Homily: Christ the King

Cycle C 34th Sunday Christ the King.
2 Samuel 5: 1-3; Colossians 1: 12-20; Luke 23:35 – 43.
In the year 200AD Jingo, the Empress of Japan, invaded Korea. Following the defeat, the Korean king placed valuable treasures before the empress and promised to pay “homage and send tribute until the sun no longer rises in the East, but comes from the West; until the courses of the rivers turn backwards and the river pebbles ascend and become stars in Heaven”.

When Queen Sheba visited King Solomon, she crossed the Sahara desert into Israel with more than 797 camels, donkeys and mules too numerous to count. She gave the king 120 talents of gold, very great store of spices and precious stones. The value of the gold alone, which she gave to King Solomon, was of great worth. (1 Kings 10:2-5) It was customary, in the ancient world, to place great treasures and gifts before the emperors and kings to please them.
When the Magi heard about the birth of a king for the Jews they set out with royal offerings- Gold, Frankincense and Myrrh. After 33 years, the same king stood elevated on the cross with the inscription INRI, (Iesus Nazarenus, Rex Iudaeorum - "Jesus of Nazareth, the King of the Jews") By placing this title Pilate had  made an involuntary, but historical proclamation  that Jesus is the King not only of the Jews but of the Universe.  Many a time such involuntary proclamations of Jesus’ Kingship are heard from unbelievers. The soldiers made a crown of long, sharp thorns and put it on his head, and they put a royal purple robe on him, and shouted, "Hail! King of the Jews!"(John 19)
Pilate asked him, "Are you the king of the Jews?" Jesus replied, "You have said it." (Luke 23:3).
"You are a king, then!" said Pilate. Jesus answered, "You are right in saying I am a king. In fact, for this reason I was born, and for this I came into the world, to testify to the truth. Everyone on the side of truth listens to me." (Jn 18:37)

This king; the king of the Jews, the King of the Universe, the king of the living and the dead  was on the cross on
Mount  Calvary  bestowing his gifts on his people.
The Feast of Christ the King was established nearly 85 years ago by Pope Pius XI. After the First World War and the Bolshevik Revolution, the inhuman atrocities and untold misery, made people lose their hope and faith in the just world. Then, the Pope reasserted with the proclamation of the Feast of Christ the King, that in spite of wars and insurrections, Jesus remains the King of all history, all time, all creation and of the entire universe. In 1969, Pope Paul VI gave the celebration a new title, and he assigned to it the highest rank, that of "Solemnity".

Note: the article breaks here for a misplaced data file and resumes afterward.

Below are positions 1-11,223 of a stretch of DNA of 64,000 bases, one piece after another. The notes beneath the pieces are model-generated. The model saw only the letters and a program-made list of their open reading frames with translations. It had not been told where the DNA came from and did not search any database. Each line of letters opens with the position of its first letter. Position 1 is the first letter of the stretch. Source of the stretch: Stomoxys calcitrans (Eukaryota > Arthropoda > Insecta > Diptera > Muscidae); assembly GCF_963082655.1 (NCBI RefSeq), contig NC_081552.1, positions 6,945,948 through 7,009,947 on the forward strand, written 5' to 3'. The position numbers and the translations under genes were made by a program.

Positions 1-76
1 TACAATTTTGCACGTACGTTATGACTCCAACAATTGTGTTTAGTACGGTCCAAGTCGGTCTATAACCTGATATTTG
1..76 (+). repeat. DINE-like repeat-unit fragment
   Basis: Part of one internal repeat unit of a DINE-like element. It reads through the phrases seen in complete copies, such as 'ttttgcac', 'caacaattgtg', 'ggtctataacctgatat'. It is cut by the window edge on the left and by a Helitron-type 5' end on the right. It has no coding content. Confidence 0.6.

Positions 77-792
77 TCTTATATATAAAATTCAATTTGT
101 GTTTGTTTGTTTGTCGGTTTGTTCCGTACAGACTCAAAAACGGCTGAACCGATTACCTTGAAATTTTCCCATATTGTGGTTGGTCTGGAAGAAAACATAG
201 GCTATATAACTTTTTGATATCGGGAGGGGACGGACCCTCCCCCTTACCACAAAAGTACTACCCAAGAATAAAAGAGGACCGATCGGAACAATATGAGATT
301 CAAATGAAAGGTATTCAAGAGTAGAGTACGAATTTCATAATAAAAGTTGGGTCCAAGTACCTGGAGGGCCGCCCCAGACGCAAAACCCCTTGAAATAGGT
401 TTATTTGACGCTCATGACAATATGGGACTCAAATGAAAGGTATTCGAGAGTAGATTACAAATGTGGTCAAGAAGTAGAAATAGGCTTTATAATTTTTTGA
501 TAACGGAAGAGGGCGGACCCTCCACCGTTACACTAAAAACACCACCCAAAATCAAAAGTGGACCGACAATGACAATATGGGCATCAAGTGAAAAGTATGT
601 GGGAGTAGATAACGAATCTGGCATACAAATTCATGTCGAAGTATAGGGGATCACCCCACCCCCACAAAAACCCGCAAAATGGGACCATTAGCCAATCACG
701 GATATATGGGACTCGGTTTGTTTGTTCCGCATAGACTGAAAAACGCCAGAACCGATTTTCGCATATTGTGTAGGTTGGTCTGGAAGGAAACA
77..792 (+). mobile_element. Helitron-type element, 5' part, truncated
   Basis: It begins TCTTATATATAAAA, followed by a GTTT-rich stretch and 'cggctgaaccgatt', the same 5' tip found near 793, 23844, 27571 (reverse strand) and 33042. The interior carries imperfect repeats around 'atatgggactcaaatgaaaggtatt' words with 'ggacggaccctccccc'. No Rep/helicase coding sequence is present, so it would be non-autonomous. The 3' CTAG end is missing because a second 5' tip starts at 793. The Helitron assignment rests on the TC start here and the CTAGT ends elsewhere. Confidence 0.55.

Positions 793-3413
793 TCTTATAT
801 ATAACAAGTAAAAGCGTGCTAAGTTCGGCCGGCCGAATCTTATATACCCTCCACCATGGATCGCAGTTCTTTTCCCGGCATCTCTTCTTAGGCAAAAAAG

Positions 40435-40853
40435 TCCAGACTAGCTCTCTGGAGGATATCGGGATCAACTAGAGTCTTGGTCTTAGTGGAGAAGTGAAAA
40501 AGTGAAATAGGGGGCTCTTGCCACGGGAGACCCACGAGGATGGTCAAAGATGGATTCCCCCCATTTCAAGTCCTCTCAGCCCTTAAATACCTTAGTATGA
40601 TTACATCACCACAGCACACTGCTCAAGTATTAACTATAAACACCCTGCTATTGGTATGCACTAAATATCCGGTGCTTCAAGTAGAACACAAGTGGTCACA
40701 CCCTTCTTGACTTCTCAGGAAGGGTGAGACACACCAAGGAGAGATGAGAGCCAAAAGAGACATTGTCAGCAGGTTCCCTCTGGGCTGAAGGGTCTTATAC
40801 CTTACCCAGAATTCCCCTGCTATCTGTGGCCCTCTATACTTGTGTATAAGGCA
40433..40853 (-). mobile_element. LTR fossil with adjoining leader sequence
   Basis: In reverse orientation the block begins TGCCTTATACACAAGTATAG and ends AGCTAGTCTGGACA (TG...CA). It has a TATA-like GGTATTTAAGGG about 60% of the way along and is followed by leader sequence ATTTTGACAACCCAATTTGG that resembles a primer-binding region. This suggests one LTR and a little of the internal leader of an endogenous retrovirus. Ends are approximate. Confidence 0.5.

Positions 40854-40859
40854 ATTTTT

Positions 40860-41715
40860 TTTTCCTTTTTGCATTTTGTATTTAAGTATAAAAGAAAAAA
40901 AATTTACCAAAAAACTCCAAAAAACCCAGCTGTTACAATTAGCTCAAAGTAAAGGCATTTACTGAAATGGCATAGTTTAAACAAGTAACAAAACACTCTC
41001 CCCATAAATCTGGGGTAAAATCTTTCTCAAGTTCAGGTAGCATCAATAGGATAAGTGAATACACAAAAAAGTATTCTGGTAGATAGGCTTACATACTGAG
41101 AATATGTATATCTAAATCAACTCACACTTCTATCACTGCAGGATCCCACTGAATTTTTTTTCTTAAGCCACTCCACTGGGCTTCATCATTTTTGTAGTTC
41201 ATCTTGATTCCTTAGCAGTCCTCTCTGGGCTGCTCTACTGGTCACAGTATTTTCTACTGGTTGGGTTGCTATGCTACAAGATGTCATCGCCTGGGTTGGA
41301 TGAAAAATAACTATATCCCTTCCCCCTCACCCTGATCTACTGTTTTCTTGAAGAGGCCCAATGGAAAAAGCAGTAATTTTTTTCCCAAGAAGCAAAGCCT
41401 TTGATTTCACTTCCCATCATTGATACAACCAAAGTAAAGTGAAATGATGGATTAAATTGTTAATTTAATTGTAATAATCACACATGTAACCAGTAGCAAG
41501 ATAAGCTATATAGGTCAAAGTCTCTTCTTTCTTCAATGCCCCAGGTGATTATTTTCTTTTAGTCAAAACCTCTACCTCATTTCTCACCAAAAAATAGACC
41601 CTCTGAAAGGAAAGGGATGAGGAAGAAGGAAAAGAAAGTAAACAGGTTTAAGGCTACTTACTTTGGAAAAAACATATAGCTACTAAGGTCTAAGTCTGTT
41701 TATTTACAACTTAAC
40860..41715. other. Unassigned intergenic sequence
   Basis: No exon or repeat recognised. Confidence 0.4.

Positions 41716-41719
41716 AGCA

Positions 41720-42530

On the cross, Jesus shows himself as a king who distributes his gifts most generously.
Jesus distributes pardon around: “Father, forgive them; they do not know what they are doing” (Lk 23:34). Jesus’ mission on earth was to offer God’s forgiveness.  As against the traditional concept of God, as a God of revenge, as a God of punishment, as a God who made demands on his people; Jesus presented God as a loving and merciful father.  God is like the shepherd who rejoiced on finding the lost sheep; God is like the father who ordered a feast upon the return of the prodigal son. Jesus went about healing the sick, proclaiming the mercy of God and inviting people to repent. He showed great generosity in offering pardon to the sinners. This mission He continued till the last moments on the cross.
Secondly, Jesus grants heaven to a thief just for the asking: “I promise you, today you will be with me in paradise.” (Lk 23:43)The first person to formally recognize Jesus as king was a condemned criminal.  He captured the Lord's heart with his humble request: “Jesus remember me when you come in your kingly power.” When the whole crowd at the foot of the cross ridiculed Jesus, he was able to grasp the real meaning of Jesus’ kingship. His faith deepened in the dark moments when Jesus’ divinity became obscured. 
In life, we have to make our choice. We could be like the soldiers who mocked Jesus. [Lk. 23:36] We could be like the criminal on the cross who kept deriding Jesus. [Lk. 23:39] Or we could be like the repentant thief who put his trust in Jesus and asked Jesus “Remember me when you come into your kingdom.” The choice is ours!